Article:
In the background and context, we have to consider the effect of the bar created by Section 53 of the ESI Act. The bar is against receiving or recovering any compensation or damages under the Workmen’s Compensation Act or any other law for the time being in force or otherwise in respect of an employment injury. The bar is absolute as can be seen from the use of the word’s shall not be entitled to receive or recover, “whether from the employer of the insured person or from other person”, “any compensation or damages” and “under the Workmen’s Compensation Act, 1923 (8 of 1923) or, any other law for the time being in force or otherwise”. The words “employed by the legislature” are clear and unequivocal. When such a bar is created in clear and express terms it would neither be permissible nor proper to enter a different intention by referring to the previous history of the legislation. That would amount to bypassing the bar and defeating the object of the provision. In view of the clear language of the section, we find no justification in interpreting or constructing it as not taking away the right of the workman who is an insured person and an employee under the ESI Act to claim compensation under the Workmen’s Compensation Act. We are of the opinion that the High Court was right in holding that the view of the bar created by Section 53 of the application for compensation filed by the appellant under the Workmen’s Compensation Act was not maintainable.”

  • In view of the aforesaid observations in Trehan’s case, with which the court agreed, it is clear that the respondent could not make a claim for damages. Section 53 disentitles an employee who has suffered an employment injury from receiving compensation or damages under the Workmen’s Compensation Act or any other law for the time being in force or otherwise. The use of the expression “or Otherwise” would clearly indicate that this section is not limited to ousting the relief claimed only under any status but the workings of the section are such that an insured person would not be entitled to make a claim in Torts which has the force of law under the ESI Act. Even though the ESI Act is a beneficial legislation the Legislature had through it fit to prohibit an insured person from receiving or recovering compensation or damages under any other law, including Torts, in cases where the injury had been sustain by him is an employment injury.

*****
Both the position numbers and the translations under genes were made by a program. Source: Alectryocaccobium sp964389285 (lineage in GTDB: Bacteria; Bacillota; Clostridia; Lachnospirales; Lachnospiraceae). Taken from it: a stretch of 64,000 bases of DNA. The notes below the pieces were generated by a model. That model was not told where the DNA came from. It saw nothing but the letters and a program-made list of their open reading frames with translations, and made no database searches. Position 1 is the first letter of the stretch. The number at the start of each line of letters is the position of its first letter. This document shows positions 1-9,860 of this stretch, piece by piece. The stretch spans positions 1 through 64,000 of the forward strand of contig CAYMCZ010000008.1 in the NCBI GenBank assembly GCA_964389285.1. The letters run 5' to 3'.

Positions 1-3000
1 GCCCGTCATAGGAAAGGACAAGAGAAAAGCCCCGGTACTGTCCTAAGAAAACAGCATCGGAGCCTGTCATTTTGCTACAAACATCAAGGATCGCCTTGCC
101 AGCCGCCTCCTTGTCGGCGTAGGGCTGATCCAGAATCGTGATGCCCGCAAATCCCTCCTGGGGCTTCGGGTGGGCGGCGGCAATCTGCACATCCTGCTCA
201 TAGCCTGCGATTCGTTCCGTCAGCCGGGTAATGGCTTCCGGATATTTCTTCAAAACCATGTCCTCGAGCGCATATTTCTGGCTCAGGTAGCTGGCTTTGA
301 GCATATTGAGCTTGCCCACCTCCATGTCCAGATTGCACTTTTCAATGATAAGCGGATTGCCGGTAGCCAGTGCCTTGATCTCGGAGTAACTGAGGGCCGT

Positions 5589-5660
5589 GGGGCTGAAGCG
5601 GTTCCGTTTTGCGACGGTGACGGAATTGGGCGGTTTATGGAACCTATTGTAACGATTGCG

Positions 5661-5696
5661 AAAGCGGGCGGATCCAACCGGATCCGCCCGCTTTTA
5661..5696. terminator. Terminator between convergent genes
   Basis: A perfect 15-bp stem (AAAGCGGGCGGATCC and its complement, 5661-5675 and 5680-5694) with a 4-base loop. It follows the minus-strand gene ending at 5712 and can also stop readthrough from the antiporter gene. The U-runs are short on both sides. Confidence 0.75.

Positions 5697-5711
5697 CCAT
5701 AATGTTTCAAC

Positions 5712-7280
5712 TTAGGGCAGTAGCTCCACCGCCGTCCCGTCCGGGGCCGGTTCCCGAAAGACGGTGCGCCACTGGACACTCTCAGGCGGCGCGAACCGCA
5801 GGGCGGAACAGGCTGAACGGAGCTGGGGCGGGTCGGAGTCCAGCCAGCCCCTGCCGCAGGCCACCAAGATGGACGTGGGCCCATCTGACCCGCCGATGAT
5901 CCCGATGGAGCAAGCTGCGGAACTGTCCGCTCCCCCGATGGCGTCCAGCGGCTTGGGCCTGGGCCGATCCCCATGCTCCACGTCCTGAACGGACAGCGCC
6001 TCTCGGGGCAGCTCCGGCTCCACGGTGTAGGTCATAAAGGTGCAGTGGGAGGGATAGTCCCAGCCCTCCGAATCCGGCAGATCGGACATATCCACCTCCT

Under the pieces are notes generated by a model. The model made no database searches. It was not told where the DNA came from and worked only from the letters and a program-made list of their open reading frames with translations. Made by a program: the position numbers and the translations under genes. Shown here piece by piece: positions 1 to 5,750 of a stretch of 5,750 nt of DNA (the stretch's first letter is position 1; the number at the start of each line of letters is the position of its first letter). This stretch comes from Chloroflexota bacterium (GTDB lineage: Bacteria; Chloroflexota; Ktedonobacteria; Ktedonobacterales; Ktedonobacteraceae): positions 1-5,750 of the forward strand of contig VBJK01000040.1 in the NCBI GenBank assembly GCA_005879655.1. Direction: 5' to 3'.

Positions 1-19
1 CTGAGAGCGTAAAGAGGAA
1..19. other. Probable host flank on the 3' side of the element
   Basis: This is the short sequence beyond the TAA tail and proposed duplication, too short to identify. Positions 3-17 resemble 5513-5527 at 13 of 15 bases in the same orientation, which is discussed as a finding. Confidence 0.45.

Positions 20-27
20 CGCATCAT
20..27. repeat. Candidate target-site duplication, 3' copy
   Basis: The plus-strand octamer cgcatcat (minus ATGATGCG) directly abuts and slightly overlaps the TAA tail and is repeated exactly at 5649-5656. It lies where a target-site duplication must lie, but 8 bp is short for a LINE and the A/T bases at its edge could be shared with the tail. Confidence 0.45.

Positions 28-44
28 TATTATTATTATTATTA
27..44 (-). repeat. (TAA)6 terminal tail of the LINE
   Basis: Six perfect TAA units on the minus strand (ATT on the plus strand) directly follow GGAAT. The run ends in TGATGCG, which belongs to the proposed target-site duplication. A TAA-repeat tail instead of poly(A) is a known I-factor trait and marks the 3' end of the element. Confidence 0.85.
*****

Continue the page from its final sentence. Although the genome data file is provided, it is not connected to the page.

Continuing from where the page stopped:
• The ESI Act has been enacted to provide certain benefits to the case of sickness, maternity and employment injury and make provisions in respect thereof. Under this Act, the contribution is made not only by the employee but also by the employer. The claim by the employer against the employer where the relationship of the employer and employee exists was meant to be governed by the ESI Act alone. It is precisely for this reason that the Madras High Court in Mangalamma’s case had observed that the object of Section 53 of the ESI Act was to save the employer from facing more than one claim in relation to the same accident. This, in the apex court opinion, is the correct reading of the said provision. This being so the claim of the ESI Act, the trial court was right in dismissing the application under Order 33 Rule 1 of the Code Of Civil Procedure.

D. Update on Trehan Case 

The settled position in Trehan Case supra was also relied upon in 2015 judgment Dhrupad Bai & Ors. vs. M/s Technocraft [Civil Appeal 8155 of 2014].